A US juvenile offender mops the floor during his work program at a youth detention center in state of Ohio.
A US government study has confirmed that hundreds of American teenagers are repeatedly raped or sexually assaulted while detained in juvenile detention centers across the country.
A whopping 20 percent of all the youth that have been victimized by male and female staff members “charged with protecting and counseling them” said in a survey study that they had been sexually violated by their detention facility’s personnel “on more than 10 occasions,” US-based Pro Publica
online journal reported Thursday citing a US Department of Justice survey.
"Today's report illustrates the fundamental failure of many juvenile detention facilities to keep their youth safe," said Louisa Stannow, executive director of Just Detention International, a California-based health and human rights organization, as quoted in the report.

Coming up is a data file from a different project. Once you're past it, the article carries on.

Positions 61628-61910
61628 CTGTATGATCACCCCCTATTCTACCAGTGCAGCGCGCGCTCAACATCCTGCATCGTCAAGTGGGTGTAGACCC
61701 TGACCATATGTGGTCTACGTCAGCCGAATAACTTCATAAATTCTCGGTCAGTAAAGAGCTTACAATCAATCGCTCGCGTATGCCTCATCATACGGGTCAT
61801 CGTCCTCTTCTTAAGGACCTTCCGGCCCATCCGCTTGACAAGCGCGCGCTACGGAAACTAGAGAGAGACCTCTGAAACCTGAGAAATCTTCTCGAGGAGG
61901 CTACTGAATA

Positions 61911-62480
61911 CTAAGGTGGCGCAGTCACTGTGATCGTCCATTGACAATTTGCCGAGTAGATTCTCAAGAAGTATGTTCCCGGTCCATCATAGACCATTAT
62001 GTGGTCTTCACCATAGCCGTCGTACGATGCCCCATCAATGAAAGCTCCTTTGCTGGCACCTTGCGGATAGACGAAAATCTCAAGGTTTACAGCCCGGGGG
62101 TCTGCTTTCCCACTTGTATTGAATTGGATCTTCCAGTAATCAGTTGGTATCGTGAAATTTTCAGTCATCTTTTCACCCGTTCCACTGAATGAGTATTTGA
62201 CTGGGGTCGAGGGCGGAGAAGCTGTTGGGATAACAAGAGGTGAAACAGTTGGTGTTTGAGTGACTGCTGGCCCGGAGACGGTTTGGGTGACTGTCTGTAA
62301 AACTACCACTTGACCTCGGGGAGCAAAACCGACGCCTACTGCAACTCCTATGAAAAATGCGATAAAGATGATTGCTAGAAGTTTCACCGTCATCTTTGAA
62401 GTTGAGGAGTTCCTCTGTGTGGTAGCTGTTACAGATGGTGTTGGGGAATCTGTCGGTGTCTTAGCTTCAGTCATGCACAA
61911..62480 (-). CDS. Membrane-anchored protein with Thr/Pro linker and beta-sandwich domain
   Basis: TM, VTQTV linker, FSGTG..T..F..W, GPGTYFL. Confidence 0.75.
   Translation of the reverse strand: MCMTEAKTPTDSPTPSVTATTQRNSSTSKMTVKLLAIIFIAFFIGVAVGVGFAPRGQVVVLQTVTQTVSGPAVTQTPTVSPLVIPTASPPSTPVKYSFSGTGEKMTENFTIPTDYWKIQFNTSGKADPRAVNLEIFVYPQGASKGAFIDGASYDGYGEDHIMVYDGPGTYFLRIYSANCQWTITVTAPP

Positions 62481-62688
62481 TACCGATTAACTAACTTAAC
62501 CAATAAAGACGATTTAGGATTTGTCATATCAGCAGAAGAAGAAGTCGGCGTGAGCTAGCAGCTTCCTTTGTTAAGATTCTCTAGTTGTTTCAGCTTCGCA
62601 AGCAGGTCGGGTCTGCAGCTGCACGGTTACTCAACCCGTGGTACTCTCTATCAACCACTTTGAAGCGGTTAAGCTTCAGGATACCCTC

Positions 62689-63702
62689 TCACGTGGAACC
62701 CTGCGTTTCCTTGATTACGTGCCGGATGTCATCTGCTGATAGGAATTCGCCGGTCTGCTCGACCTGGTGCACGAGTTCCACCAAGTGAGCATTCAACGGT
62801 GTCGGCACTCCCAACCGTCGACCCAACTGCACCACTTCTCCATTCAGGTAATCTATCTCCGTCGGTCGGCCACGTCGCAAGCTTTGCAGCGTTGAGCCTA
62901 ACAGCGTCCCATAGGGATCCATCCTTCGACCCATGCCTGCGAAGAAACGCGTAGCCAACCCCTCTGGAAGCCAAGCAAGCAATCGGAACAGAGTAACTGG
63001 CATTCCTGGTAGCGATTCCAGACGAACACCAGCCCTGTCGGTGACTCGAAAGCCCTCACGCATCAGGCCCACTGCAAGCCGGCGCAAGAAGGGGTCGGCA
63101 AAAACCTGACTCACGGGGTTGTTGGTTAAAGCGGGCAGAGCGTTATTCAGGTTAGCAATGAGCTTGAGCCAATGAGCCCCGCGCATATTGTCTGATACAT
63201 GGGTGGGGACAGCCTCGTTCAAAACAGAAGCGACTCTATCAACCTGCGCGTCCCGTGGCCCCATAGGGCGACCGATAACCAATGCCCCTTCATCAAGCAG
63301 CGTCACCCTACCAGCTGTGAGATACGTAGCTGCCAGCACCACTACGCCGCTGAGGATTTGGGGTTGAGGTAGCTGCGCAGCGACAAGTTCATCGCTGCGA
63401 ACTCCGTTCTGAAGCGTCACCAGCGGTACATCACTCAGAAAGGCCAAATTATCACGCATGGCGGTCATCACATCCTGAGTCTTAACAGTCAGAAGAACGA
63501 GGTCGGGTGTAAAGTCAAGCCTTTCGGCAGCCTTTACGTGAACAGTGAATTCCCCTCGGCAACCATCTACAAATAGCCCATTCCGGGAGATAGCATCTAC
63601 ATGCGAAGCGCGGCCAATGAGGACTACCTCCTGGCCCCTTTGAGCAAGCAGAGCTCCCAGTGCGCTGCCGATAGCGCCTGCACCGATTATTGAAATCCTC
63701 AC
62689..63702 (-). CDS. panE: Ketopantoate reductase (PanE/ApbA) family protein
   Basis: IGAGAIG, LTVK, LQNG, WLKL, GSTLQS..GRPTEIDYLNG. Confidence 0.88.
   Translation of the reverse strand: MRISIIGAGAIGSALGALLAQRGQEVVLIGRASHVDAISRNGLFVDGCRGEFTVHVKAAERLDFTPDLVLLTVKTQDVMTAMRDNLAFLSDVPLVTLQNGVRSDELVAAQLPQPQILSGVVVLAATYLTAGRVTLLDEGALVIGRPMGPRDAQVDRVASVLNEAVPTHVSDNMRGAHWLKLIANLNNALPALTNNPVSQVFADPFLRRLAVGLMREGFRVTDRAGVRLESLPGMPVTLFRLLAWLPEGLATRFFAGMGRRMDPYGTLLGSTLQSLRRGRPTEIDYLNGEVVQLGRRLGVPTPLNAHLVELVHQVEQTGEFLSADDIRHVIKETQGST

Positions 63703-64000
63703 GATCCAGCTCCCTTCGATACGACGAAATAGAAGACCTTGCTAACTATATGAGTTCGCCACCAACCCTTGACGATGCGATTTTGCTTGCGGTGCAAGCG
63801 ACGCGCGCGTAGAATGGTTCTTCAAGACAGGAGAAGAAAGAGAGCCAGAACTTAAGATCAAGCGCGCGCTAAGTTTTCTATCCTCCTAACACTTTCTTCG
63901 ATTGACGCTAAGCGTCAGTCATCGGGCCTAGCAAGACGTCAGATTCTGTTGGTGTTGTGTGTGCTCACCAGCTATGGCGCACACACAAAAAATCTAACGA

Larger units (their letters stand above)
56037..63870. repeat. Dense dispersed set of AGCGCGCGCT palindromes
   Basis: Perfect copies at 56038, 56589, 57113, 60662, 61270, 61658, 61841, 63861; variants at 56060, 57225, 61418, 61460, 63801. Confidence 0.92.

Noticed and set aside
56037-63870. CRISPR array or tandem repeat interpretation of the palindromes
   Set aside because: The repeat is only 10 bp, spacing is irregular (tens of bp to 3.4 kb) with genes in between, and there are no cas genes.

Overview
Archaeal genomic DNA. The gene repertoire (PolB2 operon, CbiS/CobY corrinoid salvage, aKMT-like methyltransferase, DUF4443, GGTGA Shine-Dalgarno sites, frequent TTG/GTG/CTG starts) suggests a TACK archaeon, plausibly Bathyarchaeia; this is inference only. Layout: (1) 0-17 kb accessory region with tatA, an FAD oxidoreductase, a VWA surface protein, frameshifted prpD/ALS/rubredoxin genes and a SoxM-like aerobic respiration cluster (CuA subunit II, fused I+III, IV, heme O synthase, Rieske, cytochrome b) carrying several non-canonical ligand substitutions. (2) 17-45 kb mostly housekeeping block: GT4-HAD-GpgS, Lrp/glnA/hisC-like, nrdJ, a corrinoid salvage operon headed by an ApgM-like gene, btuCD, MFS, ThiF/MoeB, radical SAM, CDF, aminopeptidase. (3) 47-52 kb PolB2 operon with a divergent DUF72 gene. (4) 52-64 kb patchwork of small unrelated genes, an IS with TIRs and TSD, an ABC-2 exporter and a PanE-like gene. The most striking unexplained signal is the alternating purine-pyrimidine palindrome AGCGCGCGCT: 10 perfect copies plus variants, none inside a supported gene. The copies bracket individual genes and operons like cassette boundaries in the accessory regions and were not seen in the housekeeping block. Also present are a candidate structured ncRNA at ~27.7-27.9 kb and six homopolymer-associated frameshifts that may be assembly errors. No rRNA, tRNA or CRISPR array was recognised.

The official survey, which reportedly covers both “secure” juvenile detention facilities and group homes, the less restrictive settings into which troubled youngsters are often assigned by court orders - involved more than 8,500 boys and girls.
In all, 1,720 of the detained juveniles participating in the survey reported being sexually assaulted at US detention facilities.
This is while Allen Beck, the author of the report, underlined that the rates of staff-on-inmate abuse among juveniles are "about three times higher than what we find in the adult arena."
According to the official poll, the highest incidence of staff sexual misconduct at American youth detention centers occurred in Ohio, South Carolina, Georgia and Illinois, while other states such as New York, Massachusetts and Delaware, reported no abuse.
It further states that at Georgia’s Paulding Regional Youth Detention Center and Ohio’s Circleville Juvenile Correctional Facility, one in three youngster s responding to the survey stated that they had suffered sexual abuse at the hands of staff members.
There are nearly 70,000 youngsters in US juvenile detention facilities across the country, thousands of whom are 16 years old or younger, the report adds, noting that the survey examined youth jails that hold about one-third of the total juvenile population in detention.